SpaceX reveals mystery moon passenger, and he's a billionaire

Gwen Vasquez
September 18, 2018

The Big Falcon Rocket boasts 31 Raptor engines with seven honeycomb arranged engines. However, Musk said that rocket would not be certified to carry people, which ruled out a round-the-moon trip on a Falcon Heavy.

In an interview in March, Musk said the ship was now being built, adding "I think we'll probably be able to do short flights, short sort of up-and-down flights, probably sometime in the first half of next year".

Billionaire Yusaku Maezawa declared "I choose to go the the Moon" after being introduced by SpaceX's chief executive Elon Musk at the company's headquarters in California.

But in February this year, Mr Musk said SpaceX would concentrate on the BFR for future crewed missions.

SpaceX said a year ago that it planned to send two private citizens around the moon in a Dragon crew capsule to be launched by a Falcon Heavy rocket. "We better get that flight right".

Its plan to fly tourists around the moon has also been delayed.

SpaceX will reveal the identity of the passenger on Monday, Sept. 17 at 6 p.m. PT via webcast. If all had gone according to schedule, SpaceX would now be gearing up for its first lunar flight, fulfilling its pledge early past year to launch a pair of tourists "faster and farther into the solar system than any before them".

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Musk previously hinted the passenger for the next-generation BFR (politely known as the Big Falcon Rocket) might be Japanese.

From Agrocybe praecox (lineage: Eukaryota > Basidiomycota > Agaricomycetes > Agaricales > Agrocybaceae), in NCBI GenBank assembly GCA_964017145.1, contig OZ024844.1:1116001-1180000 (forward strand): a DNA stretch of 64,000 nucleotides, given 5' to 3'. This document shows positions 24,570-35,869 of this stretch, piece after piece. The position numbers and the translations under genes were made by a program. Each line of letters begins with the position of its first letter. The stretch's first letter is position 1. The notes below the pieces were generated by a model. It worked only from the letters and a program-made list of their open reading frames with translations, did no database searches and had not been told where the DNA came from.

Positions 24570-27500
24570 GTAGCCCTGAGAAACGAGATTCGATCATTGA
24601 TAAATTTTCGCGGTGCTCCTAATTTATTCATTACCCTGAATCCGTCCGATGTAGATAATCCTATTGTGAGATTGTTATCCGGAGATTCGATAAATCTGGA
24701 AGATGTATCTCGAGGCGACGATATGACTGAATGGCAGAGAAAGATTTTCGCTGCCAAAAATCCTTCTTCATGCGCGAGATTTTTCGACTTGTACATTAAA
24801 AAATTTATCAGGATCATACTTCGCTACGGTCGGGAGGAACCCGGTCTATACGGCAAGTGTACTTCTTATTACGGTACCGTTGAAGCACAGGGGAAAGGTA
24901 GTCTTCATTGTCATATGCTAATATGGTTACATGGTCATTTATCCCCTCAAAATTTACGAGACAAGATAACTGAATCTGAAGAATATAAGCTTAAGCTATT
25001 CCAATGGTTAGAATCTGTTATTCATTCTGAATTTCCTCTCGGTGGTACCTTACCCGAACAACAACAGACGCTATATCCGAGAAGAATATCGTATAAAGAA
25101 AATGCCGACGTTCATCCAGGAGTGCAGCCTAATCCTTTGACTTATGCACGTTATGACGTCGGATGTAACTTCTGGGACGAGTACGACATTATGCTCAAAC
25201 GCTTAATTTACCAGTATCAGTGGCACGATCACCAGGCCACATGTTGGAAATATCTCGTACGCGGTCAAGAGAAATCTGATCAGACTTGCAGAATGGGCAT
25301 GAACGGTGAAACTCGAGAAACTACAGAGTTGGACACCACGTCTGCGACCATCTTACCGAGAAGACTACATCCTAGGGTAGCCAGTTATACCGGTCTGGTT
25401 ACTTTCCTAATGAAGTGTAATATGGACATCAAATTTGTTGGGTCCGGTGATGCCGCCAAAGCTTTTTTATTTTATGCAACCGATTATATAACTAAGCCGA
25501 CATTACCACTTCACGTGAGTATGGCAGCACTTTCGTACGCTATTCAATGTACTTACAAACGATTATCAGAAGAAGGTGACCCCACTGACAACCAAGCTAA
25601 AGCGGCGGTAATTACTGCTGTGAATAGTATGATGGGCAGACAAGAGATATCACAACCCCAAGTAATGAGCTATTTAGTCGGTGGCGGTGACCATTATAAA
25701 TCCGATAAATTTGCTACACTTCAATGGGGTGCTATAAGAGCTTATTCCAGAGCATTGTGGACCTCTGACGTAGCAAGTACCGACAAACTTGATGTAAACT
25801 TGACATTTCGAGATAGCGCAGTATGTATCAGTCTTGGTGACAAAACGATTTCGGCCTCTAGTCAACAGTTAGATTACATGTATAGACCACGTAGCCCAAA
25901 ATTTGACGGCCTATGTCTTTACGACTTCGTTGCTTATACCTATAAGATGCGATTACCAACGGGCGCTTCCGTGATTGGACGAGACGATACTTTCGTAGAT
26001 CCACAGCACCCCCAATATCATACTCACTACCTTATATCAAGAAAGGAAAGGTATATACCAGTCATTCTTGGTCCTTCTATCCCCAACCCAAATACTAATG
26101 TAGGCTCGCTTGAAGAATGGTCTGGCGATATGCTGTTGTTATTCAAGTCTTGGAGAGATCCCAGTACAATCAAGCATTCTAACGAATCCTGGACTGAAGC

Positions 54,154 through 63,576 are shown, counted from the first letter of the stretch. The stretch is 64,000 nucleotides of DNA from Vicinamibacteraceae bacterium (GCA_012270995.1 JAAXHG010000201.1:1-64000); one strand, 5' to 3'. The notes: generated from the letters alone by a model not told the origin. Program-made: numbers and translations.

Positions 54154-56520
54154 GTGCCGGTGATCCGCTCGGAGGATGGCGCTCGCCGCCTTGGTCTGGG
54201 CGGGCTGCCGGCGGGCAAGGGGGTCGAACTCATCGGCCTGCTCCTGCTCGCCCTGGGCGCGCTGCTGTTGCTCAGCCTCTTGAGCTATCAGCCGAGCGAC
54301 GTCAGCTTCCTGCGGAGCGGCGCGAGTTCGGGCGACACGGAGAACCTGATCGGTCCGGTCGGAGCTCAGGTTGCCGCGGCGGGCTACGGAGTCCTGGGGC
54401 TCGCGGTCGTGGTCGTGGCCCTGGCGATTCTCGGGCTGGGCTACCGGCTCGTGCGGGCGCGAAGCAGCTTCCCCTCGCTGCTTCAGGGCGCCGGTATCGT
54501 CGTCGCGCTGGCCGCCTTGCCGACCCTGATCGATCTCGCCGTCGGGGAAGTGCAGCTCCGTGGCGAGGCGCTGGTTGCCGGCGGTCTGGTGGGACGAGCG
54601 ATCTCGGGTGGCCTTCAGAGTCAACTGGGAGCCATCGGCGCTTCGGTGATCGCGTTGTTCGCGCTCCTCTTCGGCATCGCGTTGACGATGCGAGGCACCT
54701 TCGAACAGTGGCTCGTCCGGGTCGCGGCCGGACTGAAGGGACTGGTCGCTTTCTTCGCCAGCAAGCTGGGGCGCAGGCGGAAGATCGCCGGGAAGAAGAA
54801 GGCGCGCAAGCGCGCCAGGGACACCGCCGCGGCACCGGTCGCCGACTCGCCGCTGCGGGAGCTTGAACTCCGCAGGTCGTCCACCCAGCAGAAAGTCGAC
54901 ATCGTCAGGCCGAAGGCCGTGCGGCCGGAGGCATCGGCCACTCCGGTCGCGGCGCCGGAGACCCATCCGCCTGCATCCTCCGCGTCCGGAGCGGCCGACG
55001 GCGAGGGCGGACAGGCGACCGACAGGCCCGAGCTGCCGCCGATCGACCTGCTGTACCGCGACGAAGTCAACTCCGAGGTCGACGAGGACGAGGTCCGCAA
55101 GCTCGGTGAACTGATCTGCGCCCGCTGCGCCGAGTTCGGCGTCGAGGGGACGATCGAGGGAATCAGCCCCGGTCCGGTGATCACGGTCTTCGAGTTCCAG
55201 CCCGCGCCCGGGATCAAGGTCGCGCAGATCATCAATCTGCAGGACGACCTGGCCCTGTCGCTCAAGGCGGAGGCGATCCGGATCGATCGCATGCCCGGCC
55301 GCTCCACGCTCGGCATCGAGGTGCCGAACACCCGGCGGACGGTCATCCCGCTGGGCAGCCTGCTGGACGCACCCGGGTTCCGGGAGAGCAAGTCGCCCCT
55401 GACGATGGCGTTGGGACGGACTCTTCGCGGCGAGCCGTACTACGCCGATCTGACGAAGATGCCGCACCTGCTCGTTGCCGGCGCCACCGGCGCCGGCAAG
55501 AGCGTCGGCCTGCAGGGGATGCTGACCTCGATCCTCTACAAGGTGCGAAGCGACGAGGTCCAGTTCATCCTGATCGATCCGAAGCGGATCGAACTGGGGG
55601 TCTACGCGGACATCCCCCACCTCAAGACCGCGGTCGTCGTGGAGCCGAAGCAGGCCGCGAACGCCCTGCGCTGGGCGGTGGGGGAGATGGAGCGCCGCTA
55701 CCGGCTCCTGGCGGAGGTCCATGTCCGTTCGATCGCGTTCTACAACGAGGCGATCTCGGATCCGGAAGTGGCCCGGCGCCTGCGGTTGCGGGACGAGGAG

Setbacks and delays, however, don't deter Musk or his relentless company, which has grown to 7,000 employees.

SpaceX has had a string of successful rocket launches, but that has been overshadowed by the struggles of Musk's Tesla electric auto company to deliver and his behavior.

In 2017, Mr Musk announced that he would be sending two paying passengers on a loop around the Moon - which was to have launched as early as this year. It also has a massive backlog of commercial launch contracts.

The BFR will be constructed at a SpaceX facility in Los Angeles and is being created to handle everything from missions to Earth orbit to long-term cargo and crew missions to Mars.

"All of that noise in the background, that is the sound of unbelievable things happening", NASA astronaut Victor Glover said.

This isn't the first time Musk has vowed to send tourists around the Moon. "That you can go".

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